Emily Taylor and Warders Hotel
Matthew Crawford Architects
The Warders’ Block W1 was built in 1851 in the Victorian Georgian style as the first of three rows of terrace houses designed to house the Warders serving at the Fremantle Prison and their families. The Warders’ Cottages represent places of significant cultural heritage and are registered on the National Heritage List. The challenge facing any adaptive re-use such as the Warders Hotel with such sensitive heritage is to ensure that not only is the fabric retained but that the essence of the building is not lost.
Eleven suites have been created, six on the upper floor and five on the lower floor all with their original doors and windows. The remaining ground floor rooms have been used to house the hotel reception and a small aperitivo bar, named Gimlet.
The internal staircases have been sealed and a secondary vertical circulation system developed to the rear of the cottages. The void created over the internal stairs is used as a services riser to allow for the concealed distribution of water, electrical, data and mechanical systems.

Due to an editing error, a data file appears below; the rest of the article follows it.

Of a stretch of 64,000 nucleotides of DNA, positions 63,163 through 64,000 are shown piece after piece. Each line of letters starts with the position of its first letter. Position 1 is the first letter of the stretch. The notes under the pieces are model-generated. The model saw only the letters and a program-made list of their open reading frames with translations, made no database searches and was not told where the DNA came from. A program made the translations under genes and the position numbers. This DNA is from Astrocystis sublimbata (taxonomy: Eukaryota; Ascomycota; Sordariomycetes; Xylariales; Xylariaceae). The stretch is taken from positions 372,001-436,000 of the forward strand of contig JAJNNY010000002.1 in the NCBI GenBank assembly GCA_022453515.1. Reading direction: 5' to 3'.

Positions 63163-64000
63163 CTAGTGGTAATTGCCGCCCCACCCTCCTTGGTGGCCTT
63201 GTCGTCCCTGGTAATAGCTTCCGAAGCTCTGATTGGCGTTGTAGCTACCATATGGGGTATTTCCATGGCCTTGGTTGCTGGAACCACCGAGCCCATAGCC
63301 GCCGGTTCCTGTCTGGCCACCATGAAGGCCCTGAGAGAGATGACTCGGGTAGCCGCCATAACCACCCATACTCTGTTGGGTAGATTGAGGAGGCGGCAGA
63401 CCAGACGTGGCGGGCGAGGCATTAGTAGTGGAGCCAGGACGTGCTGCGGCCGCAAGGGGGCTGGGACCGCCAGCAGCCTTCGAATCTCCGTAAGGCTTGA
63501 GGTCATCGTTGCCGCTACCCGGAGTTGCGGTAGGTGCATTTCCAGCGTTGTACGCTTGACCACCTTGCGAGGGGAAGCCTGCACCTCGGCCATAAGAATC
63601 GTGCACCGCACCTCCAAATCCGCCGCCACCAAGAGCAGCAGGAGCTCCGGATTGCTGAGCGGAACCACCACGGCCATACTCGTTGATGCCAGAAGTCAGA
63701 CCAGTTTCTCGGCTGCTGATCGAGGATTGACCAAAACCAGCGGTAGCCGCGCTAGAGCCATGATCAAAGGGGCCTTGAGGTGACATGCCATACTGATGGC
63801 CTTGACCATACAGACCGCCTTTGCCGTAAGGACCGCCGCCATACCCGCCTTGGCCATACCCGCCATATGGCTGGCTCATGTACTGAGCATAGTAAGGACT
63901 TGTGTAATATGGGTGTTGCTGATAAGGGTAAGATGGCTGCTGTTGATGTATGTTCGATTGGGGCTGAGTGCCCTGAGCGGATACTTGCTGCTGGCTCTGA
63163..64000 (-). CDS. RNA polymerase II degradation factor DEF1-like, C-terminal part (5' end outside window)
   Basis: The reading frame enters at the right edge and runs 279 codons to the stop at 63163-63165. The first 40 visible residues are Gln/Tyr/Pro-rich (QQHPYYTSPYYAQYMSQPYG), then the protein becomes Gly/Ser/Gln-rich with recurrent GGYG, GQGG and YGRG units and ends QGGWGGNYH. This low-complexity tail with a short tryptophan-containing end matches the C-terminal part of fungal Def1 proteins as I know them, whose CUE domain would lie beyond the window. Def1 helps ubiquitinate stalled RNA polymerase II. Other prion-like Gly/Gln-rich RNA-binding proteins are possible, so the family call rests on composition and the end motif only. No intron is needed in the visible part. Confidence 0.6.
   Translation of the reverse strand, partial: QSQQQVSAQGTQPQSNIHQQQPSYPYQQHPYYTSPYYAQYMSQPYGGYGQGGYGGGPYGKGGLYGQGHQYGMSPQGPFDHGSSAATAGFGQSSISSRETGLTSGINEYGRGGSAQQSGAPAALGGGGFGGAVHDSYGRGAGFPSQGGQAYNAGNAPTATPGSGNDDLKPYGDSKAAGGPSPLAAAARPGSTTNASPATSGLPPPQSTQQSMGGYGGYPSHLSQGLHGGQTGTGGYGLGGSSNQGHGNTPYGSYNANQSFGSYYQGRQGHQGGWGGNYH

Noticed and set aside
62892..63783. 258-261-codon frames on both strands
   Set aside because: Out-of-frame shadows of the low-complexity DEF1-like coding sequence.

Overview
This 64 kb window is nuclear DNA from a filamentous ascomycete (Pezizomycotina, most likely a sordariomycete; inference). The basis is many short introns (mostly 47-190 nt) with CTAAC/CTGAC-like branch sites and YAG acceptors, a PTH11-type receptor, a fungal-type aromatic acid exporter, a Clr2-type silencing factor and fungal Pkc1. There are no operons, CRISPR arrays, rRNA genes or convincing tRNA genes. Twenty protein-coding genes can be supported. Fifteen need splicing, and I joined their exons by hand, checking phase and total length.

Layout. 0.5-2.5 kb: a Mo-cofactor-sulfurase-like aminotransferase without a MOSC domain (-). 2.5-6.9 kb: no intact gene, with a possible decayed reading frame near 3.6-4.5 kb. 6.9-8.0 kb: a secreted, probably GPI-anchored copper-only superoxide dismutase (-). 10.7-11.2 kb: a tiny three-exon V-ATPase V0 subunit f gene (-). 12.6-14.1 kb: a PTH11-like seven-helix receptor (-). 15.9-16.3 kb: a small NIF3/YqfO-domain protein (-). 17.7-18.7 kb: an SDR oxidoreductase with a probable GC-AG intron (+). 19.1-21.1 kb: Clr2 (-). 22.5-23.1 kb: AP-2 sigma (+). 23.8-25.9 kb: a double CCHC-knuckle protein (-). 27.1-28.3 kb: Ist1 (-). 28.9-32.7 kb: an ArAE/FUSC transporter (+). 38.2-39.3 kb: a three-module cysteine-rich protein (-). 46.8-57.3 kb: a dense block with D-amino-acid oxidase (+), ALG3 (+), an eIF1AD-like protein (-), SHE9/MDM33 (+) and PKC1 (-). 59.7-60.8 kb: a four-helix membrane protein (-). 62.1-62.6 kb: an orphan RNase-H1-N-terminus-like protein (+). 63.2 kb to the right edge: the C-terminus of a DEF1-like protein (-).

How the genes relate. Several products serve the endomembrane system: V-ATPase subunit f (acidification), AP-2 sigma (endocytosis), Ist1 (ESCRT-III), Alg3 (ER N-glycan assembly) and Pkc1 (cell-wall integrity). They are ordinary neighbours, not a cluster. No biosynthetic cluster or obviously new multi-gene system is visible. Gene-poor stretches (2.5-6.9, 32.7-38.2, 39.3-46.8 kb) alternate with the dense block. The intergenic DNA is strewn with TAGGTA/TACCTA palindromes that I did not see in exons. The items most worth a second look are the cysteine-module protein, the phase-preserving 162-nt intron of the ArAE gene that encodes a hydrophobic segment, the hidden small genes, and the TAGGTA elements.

Emily Taylor, the 450-person bar and restaurant is named after an East India Company ship that serviced the spice routes. The trusses reference the history of the site by following old fence lines, further reinforced by jarrah inlays on the floor. Imported Chinese face bricks line the walls of the restaurant and represent the ballast that ships carried, the bamboo embossed soffits, jade green quartzite bar and emerald green tiles reference the exotic Asian influences discovered on the east-west trade routes.
At the macro level an overriding architectural motif on site was to carve away the northern component of the restaurant building creating a garden area and maintaining the visual connection and setting values between the old Fremantle prison and the rear of the cottages.
Photography by Dion Robeson
Furniture: Mobilia. Lighting: Alti and Emotion Lighting.